HOME page>                  NEW STUFF page> 
          WRITING CONTENT page>       GUEST ARTISTS page>Home_1.htmlNew_Stuff.htmlEssays.htmlGuest_Artists.htmlshapeimage_1_link_0shapeimage_1_link_1shapeimage_1_link_2shapeimage_1_link_3

The Cost of Medical Care

Bill Neinast


Steven Brill’s “Why Medical Bills Are Killing Us” may be the longest article ever to appear in Time magazine.  The 39 page article in the March 4 issue is not cluttered with distractions.  There are 11 full page pictures and a few scattered reproductions of parts of hospital bills.  That and wide columns of detailed reading.

Brill concentrates most of his attention on hospitals.  He includes for profit institutions and the not-for-profit conglomerates, including MD Anderson headquartered in Houston.

Until the last few pages, he seems to be applying sound business principles to his analyses.  In the end, however, his cover is broken. His suggestions for possible corrective action indicate that he may never have been in a management position in any business and that he believes the government is the answer to every problem.

Then, after some calm reflection on the entire article, clearly the major cause of escalating medical costs is understated or ignored completely.  Instead of the government being a solution for the problem, it is the principle cause of the problem.

Throughout the article, Brill lays blame on chargemasters.  Chargemasters are the computer billing programs for hospitals with an amount listed for thousands of individual procedures, medications, supplies, etc.  Each hospital and hospital system has a unique chargemaster developed for and by the institution.  In nearly every instance, the amount listed has no basis in reality.  Each of those amounts could be called obscenely high.

Analyzing why those amounts are so grossly exaggerated leads to one conclusion.  The primary reason is the government’s intrusion.

There were many huzzahs and hurrays when Uncle Sam announced that it was going to help seniors pay for their medical care.  Then the reality of Medicare set in.

The government was going to pay 80% of the charges it deemed reasonable.  Reasonable charges would be discounts of the average of charges for a procedure or bill within specific regions. 

Hospitals wanting a reasonable return on their investments, therefore, had to do whatever possible to raise the “average” in their region.  That meant everyone pegging their chargemaster prices as high as possible and then negotiating with the government and insurance companies to obtain that discounted rate.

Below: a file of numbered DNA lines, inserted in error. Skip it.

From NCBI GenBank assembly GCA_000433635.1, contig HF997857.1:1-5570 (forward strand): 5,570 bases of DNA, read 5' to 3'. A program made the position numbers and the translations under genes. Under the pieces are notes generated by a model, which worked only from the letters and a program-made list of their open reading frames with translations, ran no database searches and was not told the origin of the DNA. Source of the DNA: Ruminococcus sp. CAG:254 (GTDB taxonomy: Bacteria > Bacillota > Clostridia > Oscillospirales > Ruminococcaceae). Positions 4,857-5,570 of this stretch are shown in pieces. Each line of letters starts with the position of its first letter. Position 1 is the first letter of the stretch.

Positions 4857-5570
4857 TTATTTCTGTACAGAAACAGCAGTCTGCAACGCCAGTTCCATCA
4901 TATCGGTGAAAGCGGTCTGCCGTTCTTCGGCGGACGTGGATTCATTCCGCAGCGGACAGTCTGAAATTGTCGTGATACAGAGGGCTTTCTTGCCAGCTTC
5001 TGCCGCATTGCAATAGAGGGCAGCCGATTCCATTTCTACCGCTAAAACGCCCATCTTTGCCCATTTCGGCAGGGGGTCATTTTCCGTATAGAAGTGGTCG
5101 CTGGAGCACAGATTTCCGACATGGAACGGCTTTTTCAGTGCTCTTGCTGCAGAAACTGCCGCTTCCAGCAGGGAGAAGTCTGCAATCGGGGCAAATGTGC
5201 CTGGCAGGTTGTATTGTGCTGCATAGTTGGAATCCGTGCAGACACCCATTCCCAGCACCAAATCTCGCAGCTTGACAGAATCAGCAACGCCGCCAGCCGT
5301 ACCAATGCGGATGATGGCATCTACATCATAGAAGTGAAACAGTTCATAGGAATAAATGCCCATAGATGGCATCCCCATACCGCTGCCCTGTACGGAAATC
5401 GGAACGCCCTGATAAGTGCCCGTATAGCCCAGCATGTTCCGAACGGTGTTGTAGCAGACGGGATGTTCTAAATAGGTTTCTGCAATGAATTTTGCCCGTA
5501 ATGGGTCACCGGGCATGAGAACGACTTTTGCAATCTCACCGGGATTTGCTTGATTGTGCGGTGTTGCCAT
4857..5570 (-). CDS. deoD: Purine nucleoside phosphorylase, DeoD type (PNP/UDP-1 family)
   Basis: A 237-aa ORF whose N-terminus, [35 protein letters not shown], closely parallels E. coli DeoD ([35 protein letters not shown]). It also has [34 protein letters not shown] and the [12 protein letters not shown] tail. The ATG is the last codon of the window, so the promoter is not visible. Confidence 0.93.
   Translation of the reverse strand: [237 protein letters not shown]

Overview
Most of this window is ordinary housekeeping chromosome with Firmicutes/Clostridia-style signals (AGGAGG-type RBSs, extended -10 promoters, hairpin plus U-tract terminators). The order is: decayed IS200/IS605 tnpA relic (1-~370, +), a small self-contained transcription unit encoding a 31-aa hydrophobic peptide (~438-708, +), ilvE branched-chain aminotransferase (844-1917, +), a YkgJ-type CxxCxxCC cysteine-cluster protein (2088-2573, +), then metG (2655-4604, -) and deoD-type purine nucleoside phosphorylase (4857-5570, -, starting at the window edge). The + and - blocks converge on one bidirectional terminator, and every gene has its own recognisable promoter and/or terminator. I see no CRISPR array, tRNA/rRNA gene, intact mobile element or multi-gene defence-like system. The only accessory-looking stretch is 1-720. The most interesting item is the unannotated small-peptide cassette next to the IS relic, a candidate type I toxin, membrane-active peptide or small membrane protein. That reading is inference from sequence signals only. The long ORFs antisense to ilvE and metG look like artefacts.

Bills churned out by chargemasters, however, are rarely paid in full.  Patients who normally pay in full are wealthy foreigners and unknowing or uncaring Americans. 

The government and insurance companies know those chargemaster bills are mere starting points for negotiations and rarely, if ever, pay as much as one half of the bill.  

The system has also spawned a new cottage industry.  

Knowledgeable and experienced individuals are now becoming representatives for uninsured patients presented with massive hospital bills in six figures.  The representatives take the bills apart line by line and frequently end up with the patient paying no more than the government or insurance companies would pay under their negotiated fees.

The escalating fees will be exacerbated by Obamacare.  The new law is already bringing more Americans under the government’s or insurance umbrella.  When complete, every American will be covered by Medicare, Medicaid, or insurance.

Everyone will be lulled into thinking that medical care is now free or almost free and do what many people do when they think something is free.  They will use it, without regard to whether they really need it.

Two other factors that Brill discusses in relation to exorbitant hospital bills are the million dollar salaries for the non medical administrators of hospital systems and run amok personal injury lawyers.

Some of the million dollar salaries are mind boggling.  Consider, for example, MD Anderson in Houston.  According to Brill, “Ronald DePinho’s [President of MD Anderson] total compensation last year was $1,845,000.  That does not count outside earnings derived from a much publicized waiver he received from the university that, according to the Houston Chronicle, allows him to maintain unspecified “financial ties with his three principal pharmaceutical companies.”

“DePinho’s salary is nearly triple the $674,350 paid to William Powers Jr., the president of the entire University of Texas system, of which MD Anderson is a part.”

The nauseating nightly TV ads for law firms urging anyone who has not been made completely whole by any medical procedure to contact them “for the compensation you deserve” has been discussed here too often to require repeating.  Just talk with any physician about what that constant threat of malpractice law suits requires them to do above and beyond what they think is reasonably required.  Each Xray, MRI, and Cat Scan they require “just to be sure”  does nothing in most cases but add to the patient’s bill.

So here’s the perspective.

Brill’s article is a good read on how and why American medical bills are so much higher than the rest of the industrialized world.  He also has some ideas on how some of those bills might be reduced.

One of his suggestions, however, goes too far.   He would have the government cap the salaries for hospital administrators.  

Whenever the government starts stepping into office buildings and telling businesses what they may pay their executives, we are in deep trouble.